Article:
Lesbian Culture Went Viral, Finally, in 2019

Hear the phrase “gay culture” and you’ll likely think of gay male culture, and the elements of it that’ve been normalized and celebrated. That’s been the way of things for decades now. From Brokeback Mountain‘s Oscar wins to Queer Eye, gay male culture has historically been given a louder and prouder platform than any other letter in the LGBTQ+ acronym. But this year felt different. This year … felt lesbian.

In 2019, there was a paradigm shift in how social media, and pop culture broadly, perceived gay women. It was as if lesbian culture—its memes, language, and stories—was suddenly mainstream. Over the past decade, queer girl culture has been seeping through the cracks of Tumblr, Reddit, and Twitter. But it wasn’t until 2019 that it seemed lesbian culture was lionized and adopted by the masses. To borrow a phrase from Billy Eichner, “Let’s go, lesbians!

Full disclosure: As the self-identified Overlord of Lesbian Twitter, I may have a skewed vantage point here. It’s difficult for me to distinguish if lesbian culture is mainstream, and that’s why sapphic memes go viral these days, or if there are just a rising number of queer-identifying people who are in on the joke, being loudly lesbian. Based on my very real research (aka Twitter), which was done with the use of science (aka bottomless scrolling), I’d hypothesize that it’s a combination of the two. Regardless, in the last year, it’s felt like queer women’s cultural moments have found popularity far and wide.

The kickoff of 2019’s mainstreaming of lesbian culture happened on January 7, when Twitter user @chastaen tweeted a compilation video of Rachel Weisz “giving gays their rights.” In 2018, Weisz, thanks in part to her roles in Disobedience and The Favourite, emerged as the straight-identifying lesbian icon, engendering a torrent of women asking the actress to “top” them. Soon after, in February, a fan—now a local legend/hero—attended the BAFTA red carpet and asked Weisz to say “gay rights” on-camera. That—plus her Favourite co-star Olivia Colman echoing the same sentiment—became the year’s first major viral lesbian moment. The trend of celebrities saying “gay rights” on red carpets continued, but the inaugural one mattered; it was a joke for queer women that became a part of the internet’s vernacular. The floodgates were open.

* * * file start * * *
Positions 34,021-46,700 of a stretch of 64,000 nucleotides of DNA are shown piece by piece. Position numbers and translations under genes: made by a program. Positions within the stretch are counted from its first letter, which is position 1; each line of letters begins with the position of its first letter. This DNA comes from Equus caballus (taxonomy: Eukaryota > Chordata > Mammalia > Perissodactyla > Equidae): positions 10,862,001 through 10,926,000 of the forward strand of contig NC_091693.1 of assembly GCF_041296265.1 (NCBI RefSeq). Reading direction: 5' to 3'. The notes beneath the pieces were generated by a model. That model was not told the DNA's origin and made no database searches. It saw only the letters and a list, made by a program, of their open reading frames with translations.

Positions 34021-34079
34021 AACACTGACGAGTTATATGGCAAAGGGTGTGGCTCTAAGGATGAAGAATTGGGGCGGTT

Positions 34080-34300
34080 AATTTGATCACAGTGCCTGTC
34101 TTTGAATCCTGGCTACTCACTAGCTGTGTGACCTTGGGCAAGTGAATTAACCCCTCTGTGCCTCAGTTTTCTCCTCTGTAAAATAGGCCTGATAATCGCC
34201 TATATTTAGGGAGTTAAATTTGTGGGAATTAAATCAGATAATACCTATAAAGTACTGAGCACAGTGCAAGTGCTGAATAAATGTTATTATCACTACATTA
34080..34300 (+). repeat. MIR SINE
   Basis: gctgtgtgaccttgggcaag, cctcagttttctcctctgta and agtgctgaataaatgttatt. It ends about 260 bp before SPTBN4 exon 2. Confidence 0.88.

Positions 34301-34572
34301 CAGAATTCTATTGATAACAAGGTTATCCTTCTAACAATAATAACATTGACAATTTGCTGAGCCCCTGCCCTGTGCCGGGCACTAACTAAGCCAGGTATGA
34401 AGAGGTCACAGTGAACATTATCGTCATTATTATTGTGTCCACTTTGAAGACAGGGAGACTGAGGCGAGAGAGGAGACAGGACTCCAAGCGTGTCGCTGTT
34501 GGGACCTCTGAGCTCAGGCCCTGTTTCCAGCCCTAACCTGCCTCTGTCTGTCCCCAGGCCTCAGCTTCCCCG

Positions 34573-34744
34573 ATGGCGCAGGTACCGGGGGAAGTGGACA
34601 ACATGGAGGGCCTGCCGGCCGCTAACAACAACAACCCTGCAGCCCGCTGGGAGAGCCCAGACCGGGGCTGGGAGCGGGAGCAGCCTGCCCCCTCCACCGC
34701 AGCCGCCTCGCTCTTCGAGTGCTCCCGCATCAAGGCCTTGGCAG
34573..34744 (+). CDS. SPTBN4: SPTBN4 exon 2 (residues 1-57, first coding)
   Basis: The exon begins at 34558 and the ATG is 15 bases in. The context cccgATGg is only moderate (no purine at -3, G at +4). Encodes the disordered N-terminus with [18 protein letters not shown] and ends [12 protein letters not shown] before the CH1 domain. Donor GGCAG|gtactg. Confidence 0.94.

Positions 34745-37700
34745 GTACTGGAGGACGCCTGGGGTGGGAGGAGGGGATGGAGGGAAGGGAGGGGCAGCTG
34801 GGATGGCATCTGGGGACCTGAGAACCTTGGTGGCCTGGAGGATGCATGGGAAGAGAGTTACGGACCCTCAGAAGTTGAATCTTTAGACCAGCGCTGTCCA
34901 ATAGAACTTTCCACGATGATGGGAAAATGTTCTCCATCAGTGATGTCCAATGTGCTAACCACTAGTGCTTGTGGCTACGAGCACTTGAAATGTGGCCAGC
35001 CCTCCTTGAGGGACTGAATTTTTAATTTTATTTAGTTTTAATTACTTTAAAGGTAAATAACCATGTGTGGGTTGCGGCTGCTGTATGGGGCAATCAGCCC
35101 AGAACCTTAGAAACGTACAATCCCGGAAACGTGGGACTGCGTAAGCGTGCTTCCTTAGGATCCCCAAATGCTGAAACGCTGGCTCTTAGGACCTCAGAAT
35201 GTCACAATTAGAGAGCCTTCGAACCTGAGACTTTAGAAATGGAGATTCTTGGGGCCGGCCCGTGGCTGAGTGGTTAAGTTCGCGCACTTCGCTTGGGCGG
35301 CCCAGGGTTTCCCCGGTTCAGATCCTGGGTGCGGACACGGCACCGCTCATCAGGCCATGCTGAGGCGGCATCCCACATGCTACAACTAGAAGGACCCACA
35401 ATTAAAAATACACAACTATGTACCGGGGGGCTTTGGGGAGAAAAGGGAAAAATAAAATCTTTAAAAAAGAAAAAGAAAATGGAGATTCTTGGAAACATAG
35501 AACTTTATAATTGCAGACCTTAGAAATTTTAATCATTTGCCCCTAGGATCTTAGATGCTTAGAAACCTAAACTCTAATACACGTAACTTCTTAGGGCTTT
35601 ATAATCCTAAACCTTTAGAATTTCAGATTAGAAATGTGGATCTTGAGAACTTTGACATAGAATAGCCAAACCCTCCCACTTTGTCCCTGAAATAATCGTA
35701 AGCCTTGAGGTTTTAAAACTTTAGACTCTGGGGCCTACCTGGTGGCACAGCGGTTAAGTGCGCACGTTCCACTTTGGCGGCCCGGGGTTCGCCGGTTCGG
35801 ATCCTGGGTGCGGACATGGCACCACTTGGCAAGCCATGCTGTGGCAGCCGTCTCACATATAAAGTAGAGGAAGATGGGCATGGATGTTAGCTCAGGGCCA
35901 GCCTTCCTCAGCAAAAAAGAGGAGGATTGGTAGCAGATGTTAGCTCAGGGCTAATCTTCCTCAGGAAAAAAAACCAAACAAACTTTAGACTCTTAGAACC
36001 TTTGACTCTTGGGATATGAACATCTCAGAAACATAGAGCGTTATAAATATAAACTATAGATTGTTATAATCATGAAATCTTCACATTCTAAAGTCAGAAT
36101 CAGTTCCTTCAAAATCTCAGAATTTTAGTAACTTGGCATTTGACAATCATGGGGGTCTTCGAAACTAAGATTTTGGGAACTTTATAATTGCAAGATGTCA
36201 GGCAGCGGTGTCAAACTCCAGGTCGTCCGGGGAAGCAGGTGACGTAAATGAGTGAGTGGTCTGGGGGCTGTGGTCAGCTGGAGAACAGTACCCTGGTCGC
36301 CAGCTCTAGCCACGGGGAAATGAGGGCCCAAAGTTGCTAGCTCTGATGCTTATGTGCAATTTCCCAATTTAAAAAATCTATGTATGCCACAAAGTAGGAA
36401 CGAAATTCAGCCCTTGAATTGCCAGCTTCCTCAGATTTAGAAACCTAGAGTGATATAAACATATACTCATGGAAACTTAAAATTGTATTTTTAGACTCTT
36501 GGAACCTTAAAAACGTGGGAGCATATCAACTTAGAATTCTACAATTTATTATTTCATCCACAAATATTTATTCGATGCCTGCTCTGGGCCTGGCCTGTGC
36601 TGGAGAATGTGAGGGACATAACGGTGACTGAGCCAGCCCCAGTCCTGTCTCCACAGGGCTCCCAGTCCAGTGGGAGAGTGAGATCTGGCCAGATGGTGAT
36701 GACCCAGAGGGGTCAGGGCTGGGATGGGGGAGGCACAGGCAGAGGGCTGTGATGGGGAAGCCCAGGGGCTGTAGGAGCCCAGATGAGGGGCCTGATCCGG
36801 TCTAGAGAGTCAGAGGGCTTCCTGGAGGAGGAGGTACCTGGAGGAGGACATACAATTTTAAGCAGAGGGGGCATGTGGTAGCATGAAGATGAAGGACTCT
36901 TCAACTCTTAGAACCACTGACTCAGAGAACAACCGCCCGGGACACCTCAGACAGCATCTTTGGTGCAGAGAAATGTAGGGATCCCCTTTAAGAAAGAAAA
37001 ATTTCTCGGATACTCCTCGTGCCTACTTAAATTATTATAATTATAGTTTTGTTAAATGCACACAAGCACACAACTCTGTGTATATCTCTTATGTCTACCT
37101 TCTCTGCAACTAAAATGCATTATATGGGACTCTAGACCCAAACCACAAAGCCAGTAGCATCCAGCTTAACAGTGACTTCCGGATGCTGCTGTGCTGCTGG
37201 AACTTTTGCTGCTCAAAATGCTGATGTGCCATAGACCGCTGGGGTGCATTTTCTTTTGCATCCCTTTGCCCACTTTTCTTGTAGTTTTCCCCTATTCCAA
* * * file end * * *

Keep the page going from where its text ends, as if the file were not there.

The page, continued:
Queer women’s love stories went viral, too. US soccer star Megan Rapinoe and her girlfriend Sue Bird became one of the internet’s beloved couples. The duo covered ESPN’s body issue this year, the first out queer couple to do so, and Bird’s essay, “So the President F*cking Hates My Girlfriend,” about Rapinoe being dissed by Donald Trump, was shared far and wide. Rapinoe herself was hailed as an American hero, not just for helping the US Women’s National Soccer Team nab the FIFA Women’s World Cup, but for her sick burn of Trump in her now-infamous “I’m not going to the fucking White House” interview. By the end of 2019, Twitter had deemed her the most-tweeted-about female athlete of the year.

Rapinoe wasn’t the only member of the USWNT to enjoy the adoration of the internet either. Defender Kelley O’Hara’s sideline kiss with her girlfriend was shared ‘round the world, a bit of visibility that felt like part of one of the strongest pushes to elevate queer female athletes in modern history.